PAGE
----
I wasn’t surprised when the police rang at my door a few hours later. I couldn’t say if it was the gendarmerie or the national police, but there were four of them, two guys in uniform at the door and two others, a little more discreet, in the van parked at the end of the path. I must have a pretty guilty conscience to not be surprised to see the law swoop down on me like a vulture, already sinking its talons into my shoulders. And thinking back now, even if I’d seen them coming from afar, even if I’d spotted them on the highway with binoculars and figured they were coming for me, I wouldn’t have done anything different. Even if they’d been following me since dawn, I would have done the same thing, heaved Antoine Lazenec overboard the same way and brought the boat back in the same way, following the channel to the yacht harbor while respecting the green and red buoys like railroad signals, with that seagull still perched on the boat’s stern rail, maybe waiting for me to pay it to leave. As if the gull, with its round, unblinking eye, insisted on being part of the story, like an unshakable witness prepared to testify in any courthouse in the world. And I felt like telling the gull that I would go to the courthouse of my own accord, that I wasn’t planning to evade the law.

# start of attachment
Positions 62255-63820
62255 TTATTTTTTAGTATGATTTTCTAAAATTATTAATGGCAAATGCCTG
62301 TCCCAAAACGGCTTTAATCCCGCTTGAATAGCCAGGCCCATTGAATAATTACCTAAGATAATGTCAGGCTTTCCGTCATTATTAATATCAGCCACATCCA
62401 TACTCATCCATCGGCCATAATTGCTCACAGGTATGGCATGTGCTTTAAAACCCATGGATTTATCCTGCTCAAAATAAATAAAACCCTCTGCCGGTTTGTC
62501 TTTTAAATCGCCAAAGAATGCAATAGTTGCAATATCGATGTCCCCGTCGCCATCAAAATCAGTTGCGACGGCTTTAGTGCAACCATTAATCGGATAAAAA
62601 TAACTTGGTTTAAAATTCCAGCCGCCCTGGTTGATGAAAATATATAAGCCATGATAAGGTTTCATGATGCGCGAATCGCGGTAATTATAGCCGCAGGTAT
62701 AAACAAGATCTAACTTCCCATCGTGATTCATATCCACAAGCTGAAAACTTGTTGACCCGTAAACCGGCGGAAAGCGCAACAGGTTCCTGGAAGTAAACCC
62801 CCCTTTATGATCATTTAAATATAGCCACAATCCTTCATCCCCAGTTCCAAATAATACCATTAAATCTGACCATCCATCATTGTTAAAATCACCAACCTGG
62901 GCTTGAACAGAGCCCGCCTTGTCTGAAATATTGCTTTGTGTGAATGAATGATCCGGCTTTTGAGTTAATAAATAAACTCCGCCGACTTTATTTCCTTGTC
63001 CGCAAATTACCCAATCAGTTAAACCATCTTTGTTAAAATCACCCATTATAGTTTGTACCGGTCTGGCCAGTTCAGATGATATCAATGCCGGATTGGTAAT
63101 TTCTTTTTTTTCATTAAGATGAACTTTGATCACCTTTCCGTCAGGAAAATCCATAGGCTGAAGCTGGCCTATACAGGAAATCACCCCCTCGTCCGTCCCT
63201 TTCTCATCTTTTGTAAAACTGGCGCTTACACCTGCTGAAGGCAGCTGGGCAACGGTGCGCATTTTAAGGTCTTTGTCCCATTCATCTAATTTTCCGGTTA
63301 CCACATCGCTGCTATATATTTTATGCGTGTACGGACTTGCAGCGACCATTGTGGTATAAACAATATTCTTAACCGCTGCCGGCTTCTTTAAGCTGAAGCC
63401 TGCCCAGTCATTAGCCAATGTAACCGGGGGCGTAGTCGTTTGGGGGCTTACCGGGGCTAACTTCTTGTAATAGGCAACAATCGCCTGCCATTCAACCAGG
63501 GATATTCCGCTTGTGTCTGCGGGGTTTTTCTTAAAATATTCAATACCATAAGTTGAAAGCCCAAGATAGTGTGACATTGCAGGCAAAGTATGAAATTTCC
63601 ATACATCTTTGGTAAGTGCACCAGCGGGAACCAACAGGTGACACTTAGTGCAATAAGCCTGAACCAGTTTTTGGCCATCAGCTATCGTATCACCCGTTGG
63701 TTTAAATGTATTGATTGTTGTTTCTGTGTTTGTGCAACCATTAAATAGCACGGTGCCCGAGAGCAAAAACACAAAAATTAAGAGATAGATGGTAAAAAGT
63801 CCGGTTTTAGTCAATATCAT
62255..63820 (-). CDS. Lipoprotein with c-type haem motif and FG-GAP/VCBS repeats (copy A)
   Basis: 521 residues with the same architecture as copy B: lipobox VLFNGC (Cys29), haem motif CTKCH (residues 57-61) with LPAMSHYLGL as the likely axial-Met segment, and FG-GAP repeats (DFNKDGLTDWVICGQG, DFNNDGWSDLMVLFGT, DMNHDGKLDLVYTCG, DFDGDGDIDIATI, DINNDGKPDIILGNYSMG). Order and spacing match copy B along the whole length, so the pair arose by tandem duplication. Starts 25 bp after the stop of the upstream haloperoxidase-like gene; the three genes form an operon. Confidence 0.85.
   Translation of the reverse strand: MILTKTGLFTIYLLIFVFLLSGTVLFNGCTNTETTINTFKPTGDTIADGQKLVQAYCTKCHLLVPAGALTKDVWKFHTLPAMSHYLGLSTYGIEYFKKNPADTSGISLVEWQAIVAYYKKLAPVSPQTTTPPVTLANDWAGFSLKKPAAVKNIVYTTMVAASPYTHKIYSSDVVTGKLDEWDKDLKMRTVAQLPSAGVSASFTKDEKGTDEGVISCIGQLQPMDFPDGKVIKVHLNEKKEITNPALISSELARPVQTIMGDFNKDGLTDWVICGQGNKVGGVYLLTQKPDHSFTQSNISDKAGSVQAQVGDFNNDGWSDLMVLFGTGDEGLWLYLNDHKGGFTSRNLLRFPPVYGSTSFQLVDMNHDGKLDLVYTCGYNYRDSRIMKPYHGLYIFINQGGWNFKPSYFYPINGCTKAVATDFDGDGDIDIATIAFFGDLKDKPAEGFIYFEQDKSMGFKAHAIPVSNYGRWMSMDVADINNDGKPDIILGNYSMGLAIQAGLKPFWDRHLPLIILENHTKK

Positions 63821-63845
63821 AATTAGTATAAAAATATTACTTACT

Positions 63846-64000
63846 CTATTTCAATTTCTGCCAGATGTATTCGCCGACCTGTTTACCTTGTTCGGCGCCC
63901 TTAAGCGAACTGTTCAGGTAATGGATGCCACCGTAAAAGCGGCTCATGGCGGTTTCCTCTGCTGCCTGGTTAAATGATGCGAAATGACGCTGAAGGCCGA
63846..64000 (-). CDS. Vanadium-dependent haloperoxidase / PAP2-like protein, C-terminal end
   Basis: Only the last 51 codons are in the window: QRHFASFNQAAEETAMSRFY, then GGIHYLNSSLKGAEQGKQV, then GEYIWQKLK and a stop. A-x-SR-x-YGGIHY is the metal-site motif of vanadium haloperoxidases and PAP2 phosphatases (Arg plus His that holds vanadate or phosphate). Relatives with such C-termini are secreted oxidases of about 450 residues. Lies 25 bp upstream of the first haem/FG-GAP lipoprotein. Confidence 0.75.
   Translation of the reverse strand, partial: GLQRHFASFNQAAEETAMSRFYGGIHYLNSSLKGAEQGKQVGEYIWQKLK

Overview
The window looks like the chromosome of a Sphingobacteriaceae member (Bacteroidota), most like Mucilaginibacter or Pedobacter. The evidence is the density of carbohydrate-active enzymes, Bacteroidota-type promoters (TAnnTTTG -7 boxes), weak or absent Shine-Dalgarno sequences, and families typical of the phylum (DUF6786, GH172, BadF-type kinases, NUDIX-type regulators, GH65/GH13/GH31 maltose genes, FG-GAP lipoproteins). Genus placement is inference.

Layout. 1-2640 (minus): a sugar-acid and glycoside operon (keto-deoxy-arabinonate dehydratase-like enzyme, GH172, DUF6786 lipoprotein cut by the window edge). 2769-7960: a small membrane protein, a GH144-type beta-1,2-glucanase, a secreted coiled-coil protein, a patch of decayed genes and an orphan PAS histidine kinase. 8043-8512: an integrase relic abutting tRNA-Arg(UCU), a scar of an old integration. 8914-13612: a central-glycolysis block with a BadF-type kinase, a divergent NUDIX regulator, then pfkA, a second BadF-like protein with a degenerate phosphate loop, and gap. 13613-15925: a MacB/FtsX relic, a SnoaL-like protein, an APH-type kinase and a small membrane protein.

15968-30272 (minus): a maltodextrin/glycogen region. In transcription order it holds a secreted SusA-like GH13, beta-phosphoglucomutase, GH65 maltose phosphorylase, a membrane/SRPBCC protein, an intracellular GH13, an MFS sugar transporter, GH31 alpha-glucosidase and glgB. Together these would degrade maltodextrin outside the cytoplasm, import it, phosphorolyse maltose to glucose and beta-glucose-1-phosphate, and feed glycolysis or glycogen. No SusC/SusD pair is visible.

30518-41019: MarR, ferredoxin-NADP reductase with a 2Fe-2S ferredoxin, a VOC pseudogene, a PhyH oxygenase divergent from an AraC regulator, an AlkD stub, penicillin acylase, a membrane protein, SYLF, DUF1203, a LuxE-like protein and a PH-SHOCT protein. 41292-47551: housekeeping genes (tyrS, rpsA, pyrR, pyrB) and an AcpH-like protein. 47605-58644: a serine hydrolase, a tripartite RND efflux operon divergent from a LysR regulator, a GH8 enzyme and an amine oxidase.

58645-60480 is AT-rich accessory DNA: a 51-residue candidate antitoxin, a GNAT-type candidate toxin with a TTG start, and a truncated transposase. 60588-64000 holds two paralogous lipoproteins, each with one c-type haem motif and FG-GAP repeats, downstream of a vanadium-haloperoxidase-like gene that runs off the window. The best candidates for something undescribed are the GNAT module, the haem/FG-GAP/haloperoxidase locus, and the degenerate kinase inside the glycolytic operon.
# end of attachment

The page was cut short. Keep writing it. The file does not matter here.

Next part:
I felt like telling it that I’m a seagull too, I glide above the water, aware that I don’t have much flesh left, so I fly over the sea and the boats in the harbor, and I’m a seagull now, a seagull in the fog hanging over the port. I can make out the city starting to appear, but it seems written in a language I don’t understand, an alphabet made of renovated buildings and open windows, and it’s only on the ledges that I can see the crumbs that are left. Yeah, I’m a seagull and I’m also waiting for dawn, for people to put their garbage bins out on the street, because people here have learned that you can’t put them out overnight, that you can’t just stuff your rubbish in bags and toss them outside. No, you have to keep your bins inside all night next to your bed, to make sure no seagull comes and pecks them open. You have to live with the smell of your bins, the reek of everything prepared,digested, and discarded but that keeps on rotting beside you until dawn. That’s the price of having seagulls around here. With the police and the arrest, everything happened quietly. They said the stock phrases you use at times like that. I got my coat from the hallway and followed them without saying anything. I think it started to rain a little then, a windless drizzle that makes no sound when it hits the ground and even wraps the air in a kind of strange softness from penetrating matter and quieting it. Just as I was holding my wrists out to the cops as if it were an old habit, I took one last look around, at the ripped-up earth and the sea beyond. I told myself that I would have time to look at it, the sea, through my cell windows. Then the two cops shoved me into the back of the van and sat me on the plastic bench bolted to the sheet metal. It was uncomfortable in the van as it crossed the bridge, jolting at every pothole in a road worn by the weight of trailers hauling ten-ton boats. Looking through the rear window that the drizzle was fogging, you’d have thought the sky was trying to squeeze through the wire mesh to seek shelter too. It was like a sheer curtain drawn over the town—like our story, I told the judge—it wasn’t fog or wind, just a curtain that can’t be torn hanging between us and things.